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Why I Walked Away From The Corporate World

I was 24 when I decided to take the jump. I had been working in brand development for InterContinental Hotels Group for four years across the UK and Europe and also held senior positions at Redefine BDL Hotels.

Back in 2012, I lost my dad to cancer. He founded BDL Management, which now owns and manages some of the biggest hotel brands in the UK, and he taught me pretty much everything I know about business – including to grab an opportunity whenever possible.

So I did and now at 26, I own and run three main businesses with a wide portfolio of other interests – two of these are with my brother, Daniel. These include Maki, a challenger brand to high-street sushi stores, the boutique Parliament House Hotel in Edinburgh and my newest venture, GIG, which matches shift-working millennials with businesses of all sizes to find work within minutes.

It’s easy to say now in hindsight but ditching the corporate life is the best thing I ever did. I knew that from day one. That’s one of the key bits of advice I would offer to anyone else thinking about making the jump: don’t look back. Don’t regret it after 24 hours. Focus on the future and what you believe you can achieve. Obviously it’s not without its difficulties. There are times when I don’t sleep, there’s certainly not any of the perceived glamour. It is a huge amount of hard work and effort but the rewards are there for you and for the people around you.

When I first started in the hotel industry I was washing dishes and cooking in the kitchen. That gave me a great grounding because I knew the business from the bottom up. It’s the same when you’re an entrepreneur, you have to get your hands dirty. That helps when you get knocked down time and again. Your resilience and insight kicks in.

Indeed, self belief is key. You will always face sceptics and easier roads to take. But being an entrepreneur is about walking the difficult path, not taking the easy option. You need a healthy dose of scepticism yourself too. I will always question the norm rather than simply abiding by it. But it is important to remember that being an entrepreneur is not really a job description with set skills, it’s a mentality and it takes drive and courage to go it alone.

“If you're thinking about taking the plunge, remember this. Make sure you're doing it because you love it. If you don't love it, it's never going to be fun."

Leaving the corporate world means I finally have the responsibility I desired and in start-ups even the interns have more responsibility than some high level corporate folk.

This is one real difference. You have to – and should always – listen to everyone around you. There’s no boss in that top-down sense barking orders, thinking they know best or causing a slowdown in approvals that prevent moving forward.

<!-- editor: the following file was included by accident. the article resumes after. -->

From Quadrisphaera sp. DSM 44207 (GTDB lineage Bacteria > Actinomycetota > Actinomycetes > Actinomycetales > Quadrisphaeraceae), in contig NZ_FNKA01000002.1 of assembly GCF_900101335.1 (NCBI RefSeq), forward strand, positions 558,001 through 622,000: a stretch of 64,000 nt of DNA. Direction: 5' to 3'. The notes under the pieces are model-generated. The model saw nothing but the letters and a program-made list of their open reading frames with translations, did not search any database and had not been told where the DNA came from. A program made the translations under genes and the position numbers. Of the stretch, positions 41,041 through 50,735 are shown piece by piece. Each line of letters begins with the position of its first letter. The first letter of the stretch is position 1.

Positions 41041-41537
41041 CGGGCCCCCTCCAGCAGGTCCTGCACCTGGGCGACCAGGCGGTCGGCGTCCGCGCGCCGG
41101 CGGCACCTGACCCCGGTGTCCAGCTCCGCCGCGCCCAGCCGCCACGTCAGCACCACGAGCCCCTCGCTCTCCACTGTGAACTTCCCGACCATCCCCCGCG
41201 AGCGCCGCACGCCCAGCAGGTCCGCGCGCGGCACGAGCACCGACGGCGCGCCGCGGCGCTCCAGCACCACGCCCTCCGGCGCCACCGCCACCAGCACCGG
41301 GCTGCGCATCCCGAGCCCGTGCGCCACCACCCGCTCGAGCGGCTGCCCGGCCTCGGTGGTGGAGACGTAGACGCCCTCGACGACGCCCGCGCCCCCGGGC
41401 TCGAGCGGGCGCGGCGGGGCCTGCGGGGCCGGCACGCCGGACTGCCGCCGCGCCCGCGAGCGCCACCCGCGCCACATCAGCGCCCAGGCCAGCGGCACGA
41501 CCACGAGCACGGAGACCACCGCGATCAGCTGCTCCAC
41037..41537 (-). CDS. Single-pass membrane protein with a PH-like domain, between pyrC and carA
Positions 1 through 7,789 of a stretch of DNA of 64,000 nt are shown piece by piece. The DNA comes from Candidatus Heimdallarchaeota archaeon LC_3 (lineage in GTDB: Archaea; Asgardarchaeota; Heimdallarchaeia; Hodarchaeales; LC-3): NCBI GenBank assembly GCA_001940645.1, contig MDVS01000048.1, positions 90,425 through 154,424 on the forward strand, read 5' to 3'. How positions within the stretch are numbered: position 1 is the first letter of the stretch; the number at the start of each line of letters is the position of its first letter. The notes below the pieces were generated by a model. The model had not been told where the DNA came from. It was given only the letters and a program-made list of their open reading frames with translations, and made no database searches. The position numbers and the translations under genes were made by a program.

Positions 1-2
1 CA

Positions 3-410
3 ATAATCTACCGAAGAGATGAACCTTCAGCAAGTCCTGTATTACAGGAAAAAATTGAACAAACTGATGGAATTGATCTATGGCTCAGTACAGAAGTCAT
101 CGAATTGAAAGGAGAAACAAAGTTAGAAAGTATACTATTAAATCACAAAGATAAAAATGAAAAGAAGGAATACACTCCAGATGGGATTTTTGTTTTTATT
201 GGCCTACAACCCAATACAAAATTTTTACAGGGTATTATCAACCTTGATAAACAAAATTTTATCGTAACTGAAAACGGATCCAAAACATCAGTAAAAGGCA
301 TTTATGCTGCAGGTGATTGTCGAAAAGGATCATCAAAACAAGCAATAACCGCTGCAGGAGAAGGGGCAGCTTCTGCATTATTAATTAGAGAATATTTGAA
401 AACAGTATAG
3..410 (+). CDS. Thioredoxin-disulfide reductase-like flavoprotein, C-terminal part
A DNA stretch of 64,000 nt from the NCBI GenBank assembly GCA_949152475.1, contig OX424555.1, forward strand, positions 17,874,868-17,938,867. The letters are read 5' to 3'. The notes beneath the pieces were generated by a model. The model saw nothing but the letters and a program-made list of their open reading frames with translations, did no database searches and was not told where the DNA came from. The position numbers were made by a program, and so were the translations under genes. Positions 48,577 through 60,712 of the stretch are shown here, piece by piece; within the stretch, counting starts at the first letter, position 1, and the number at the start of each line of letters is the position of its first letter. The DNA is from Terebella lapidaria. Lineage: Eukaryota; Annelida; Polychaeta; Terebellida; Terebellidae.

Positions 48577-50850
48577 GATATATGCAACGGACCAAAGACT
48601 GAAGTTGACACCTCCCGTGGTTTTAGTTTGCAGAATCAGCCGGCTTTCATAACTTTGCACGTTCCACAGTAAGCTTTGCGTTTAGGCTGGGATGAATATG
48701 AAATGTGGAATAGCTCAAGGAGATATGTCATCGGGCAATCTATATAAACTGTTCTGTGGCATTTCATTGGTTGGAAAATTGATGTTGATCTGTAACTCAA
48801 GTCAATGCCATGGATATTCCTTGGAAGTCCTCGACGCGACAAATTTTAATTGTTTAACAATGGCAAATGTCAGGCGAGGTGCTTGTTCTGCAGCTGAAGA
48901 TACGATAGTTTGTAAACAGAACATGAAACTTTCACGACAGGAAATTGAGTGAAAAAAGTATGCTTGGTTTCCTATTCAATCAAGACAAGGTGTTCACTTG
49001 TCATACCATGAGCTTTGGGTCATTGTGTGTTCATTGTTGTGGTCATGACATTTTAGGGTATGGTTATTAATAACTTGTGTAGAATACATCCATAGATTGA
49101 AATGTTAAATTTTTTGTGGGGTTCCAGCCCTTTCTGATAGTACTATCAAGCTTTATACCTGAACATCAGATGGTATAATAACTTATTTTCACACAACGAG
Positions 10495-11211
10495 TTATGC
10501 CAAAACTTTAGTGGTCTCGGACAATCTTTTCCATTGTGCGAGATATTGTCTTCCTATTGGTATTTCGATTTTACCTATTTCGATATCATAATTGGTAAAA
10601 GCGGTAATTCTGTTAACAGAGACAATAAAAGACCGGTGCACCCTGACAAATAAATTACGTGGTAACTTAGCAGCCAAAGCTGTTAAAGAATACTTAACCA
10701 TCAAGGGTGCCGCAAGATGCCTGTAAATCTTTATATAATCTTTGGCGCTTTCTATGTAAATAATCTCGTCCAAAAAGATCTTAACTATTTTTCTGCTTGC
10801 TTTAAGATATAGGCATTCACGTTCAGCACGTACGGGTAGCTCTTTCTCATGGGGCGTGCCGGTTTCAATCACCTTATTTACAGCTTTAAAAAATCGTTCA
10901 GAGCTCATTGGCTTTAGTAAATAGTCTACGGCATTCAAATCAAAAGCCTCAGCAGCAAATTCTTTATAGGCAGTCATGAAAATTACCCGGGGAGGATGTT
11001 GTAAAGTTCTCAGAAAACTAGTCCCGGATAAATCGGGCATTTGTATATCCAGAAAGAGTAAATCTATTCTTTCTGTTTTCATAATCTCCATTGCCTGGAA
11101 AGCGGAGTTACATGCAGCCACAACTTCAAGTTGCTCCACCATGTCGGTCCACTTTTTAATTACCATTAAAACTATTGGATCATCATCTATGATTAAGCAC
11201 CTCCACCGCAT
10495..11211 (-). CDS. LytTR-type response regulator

Naturally there are downsides. You let go of the security blanket of a regular monthly wage; you use up all of your savings – and often more – to fund your hopes and dreams. All the while though, you have a belief that one day it will all come back and be multiplied many times.

For some though, that never happens. It is a huge risk and not everyone will succeed. You always have to have that at the back of your mind. Quitting can sometimes be a mistake, especially if it comes just before you’ve reached your goal, but it can also be self-defeating to keep going full steam ahead racking up the failures.

Weirdly, it’s the lack of security you have though that drives you on, especially when you fail. Failing is good, but you have to learn from it. You have to pivot your ideas, react fast, change your ways of doing things as soon as you realise something isn’t working. Only then can you achieve long-term and stable success.

That’s why it is important to realise you don’t know everything and you can’t do everything. And never ever dwell on past mistakes. Focus on what you can do better NOW and use the bad decisions to make future good ones.

If you’re currently on the corporate treadmill, it might be time to get off. Do you have a burning ambition or idea? Is there a better way of doing things in your industry that you truly believe will be game-changing? If so, don’t just think about it, do something about it.

I can’t promise it will be easy. It won’t. You will likely fail early and fail hard. But then you have to get back on the horse. You won’t be the first and certainly won’t be the last.

The UK is a relatively easy place to start a businesses and it supports young businesses and appreciates the contributions they make to the overall economy. I think people forget just how innovative this country is.

But if you’re thinking about taking the plunge, remember this. Make sure you’re doing it because you love it. If you don’t love it, it’s never going to be fun and when it’s fun you can take the blows, enjoy the successes and have an equally interesting and fulfilling life both professionally and socially.

Antony Woodcock is Managing Director of GIG. 

Originally posted on Virgin Entrepreneur here.


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